Some US citizens are immigrants, and some non-citizens will become citizens. In addition, most non-citizens have citizen family members. As Fix and Zimmerman point out, fully:
“85 percent of immigrant families (i.e. those with at least one non-citizen parent) are mixed status families. The meaning of this is clear: most policies that advantage or disadvantage non-citizens are likely to have broad spillover effects on the citizen children who live in the great majority of immigrant families” (emphasis in original).
In the United States, the Department of Homeland Security (DHS) is charged with handling the transition of the foreign-born either into citizenship or into leaving this country. As indicated on the DHS official website, the mission of the DHS is as follows:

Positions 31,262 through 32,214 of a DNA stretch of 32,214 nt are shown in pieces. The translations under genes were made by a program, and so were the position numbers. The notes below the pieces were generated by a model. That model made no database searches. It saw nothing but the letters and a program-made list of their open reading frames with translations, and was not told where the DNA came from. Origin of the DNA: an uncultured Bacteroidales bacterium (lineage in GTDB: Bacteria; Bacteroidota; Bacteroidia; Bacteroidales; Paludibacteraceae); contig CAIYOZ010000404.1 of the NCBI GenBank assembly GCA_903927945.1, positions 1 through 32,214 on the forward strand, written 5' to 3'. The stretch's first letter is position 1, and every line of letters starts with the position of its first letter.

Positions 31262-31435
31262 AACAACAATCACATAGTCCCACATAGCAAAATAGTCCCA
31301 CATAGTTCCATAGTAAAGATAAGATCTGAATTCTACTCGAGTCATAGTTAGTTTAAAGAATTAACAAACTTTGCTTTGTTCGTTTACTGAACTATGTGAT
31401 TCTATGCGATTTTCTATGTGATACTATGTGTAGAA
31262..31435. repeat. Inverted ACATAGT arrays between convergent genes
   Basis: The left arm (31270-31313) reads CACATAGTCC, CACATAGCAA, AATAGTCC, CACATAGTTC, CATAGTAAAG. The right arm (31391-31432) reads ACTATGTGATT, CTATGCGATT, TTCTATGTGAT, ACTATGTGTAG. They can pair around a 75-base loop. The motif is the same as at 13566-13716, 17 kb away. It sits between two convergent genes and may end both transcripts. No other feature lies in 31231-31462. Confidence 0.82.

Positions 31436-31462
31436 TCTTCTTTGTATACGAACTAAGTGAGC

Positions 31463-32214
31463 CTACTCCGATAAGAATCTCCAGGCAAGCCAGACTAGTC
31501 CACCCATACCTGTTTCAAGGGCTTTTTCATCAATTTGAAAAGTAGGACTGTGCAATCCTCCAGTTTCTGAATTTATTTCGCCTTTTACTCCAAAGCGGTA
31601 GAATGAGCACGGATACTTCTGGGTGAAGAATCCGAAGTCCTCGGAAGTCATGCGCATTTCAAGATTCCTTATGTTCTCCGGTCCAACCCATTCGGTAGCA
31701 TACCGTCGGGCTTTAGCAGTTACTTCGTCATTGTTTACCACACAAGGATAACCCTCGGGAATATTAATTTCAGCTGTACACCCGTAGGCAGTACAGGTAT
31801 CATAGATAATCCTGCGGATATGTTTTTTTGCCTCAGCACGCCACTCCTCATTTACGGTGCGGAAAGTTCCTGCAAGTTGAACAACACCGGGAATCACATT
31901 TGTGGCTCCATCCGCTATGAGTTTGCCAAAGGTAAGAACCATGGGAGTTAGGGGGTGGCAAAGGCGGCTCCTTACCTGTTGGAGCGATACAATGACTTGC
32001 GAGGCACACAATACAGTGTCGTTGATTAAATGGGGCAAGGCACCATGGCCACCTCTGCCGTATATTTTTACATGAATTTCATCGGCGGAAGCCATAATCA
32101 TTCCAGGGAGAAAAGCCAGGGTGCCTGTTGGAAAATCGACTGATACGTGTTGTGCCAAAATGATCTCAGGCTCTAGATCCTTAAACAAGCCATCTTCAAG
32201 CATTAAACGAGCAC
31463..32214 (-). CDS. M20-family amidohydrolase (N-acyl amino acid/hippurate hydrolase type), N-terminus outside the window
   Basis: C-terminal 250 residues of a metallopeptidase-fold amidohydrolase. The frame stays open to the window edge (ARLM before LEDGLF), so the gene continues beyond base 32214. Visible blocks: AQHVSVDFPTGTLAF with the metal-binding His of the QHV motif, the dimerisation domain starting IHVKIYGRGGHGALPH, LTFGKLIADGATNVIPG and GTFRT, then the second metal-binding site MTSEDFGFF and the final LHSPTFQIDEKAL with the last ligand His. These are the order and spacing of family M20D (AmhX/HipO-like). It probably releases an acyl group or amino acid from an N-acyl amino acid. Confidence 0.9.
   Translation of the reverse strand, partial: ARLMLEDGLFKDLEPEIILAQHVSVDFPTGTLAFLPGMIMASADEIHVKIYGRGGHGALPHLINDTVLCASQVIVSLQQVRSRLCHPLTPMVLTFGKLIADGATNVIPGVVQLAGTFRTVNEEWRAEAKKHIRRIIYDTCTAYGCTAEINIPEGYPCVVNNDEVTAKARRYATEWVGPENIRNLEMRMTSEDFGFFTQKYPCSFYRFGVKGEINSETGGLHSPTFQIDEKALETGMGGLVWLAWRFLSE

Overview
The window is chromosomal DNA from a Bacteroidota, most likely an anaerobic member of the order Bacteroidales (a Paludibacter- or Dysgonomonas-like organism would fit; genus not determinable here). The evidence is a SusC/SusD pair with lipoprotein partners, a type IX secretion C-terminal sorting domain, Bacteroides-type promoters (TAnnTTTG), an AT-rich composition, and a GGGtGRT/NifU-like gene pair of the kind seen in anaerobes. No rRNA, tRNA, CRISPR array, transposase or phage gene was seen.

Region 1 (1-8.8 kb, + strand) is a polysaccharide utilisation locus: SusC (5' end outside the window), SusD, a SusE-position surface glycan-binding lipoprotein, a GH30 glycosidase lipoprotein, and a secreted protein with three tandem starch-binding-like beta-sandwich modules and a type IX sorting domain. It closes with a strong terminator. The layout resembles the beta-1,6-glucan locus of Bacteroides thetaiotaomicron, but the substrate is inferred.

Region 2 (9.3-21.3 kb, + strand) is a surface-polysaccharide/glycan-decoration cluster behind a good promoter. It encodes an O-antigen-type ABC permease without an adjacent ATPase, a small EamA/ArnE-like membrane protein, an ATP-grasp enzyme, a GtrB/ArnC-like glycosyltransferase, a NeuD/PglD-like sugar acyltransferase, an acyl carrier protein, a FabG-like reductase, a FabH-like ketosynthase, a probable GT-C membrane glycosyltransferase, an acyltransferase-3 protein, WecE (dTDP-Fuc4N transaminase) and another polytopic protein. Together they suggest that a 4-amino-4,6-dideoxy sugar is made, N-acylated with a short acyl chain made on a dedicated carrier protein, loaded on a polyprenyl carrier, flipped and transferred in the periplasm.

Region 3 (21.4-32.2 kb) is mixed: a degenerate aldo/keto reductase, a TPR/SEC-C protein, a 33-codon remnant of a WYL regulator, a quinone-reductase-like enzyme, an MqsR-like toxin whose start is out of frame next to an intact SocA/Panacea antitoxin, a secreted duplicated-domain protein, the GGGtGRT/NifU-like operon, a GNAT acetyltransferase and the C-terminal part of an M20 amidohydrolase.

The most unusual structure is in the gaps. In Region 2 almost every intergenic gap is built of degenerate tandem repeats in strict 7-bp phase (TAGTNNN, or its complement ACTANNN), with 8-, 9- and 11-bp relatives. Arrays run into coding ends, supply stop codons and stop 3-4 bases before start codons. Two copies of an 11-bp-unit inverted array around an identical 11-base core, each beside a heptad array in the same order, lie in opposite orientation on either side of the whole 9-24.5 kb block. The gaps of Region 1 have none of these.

We will lead the unified national effort to secure America. We will prevent and deter terrorist attacks and protect against and respond to threats and hazards to the nation. We will ensure safe and secure borders, welcome lawful immigrants and visitors, and promote the free-flow of commerce.
The primary mission of the DHS is to protect citizens from terrorist attacks. This projection involves protecting the borders, and enforcing laws in the interior, but at the same time, welcoming lawful immigrants and visitors and international commerce. For the DHS, lawful immigrants are potential citizens, whereas unlawful immigrants are unwelcome. The DHS is charged both with enabling immigrants to become citizens and ensuring that those who are not eligible for citizenship are appropriately regulated.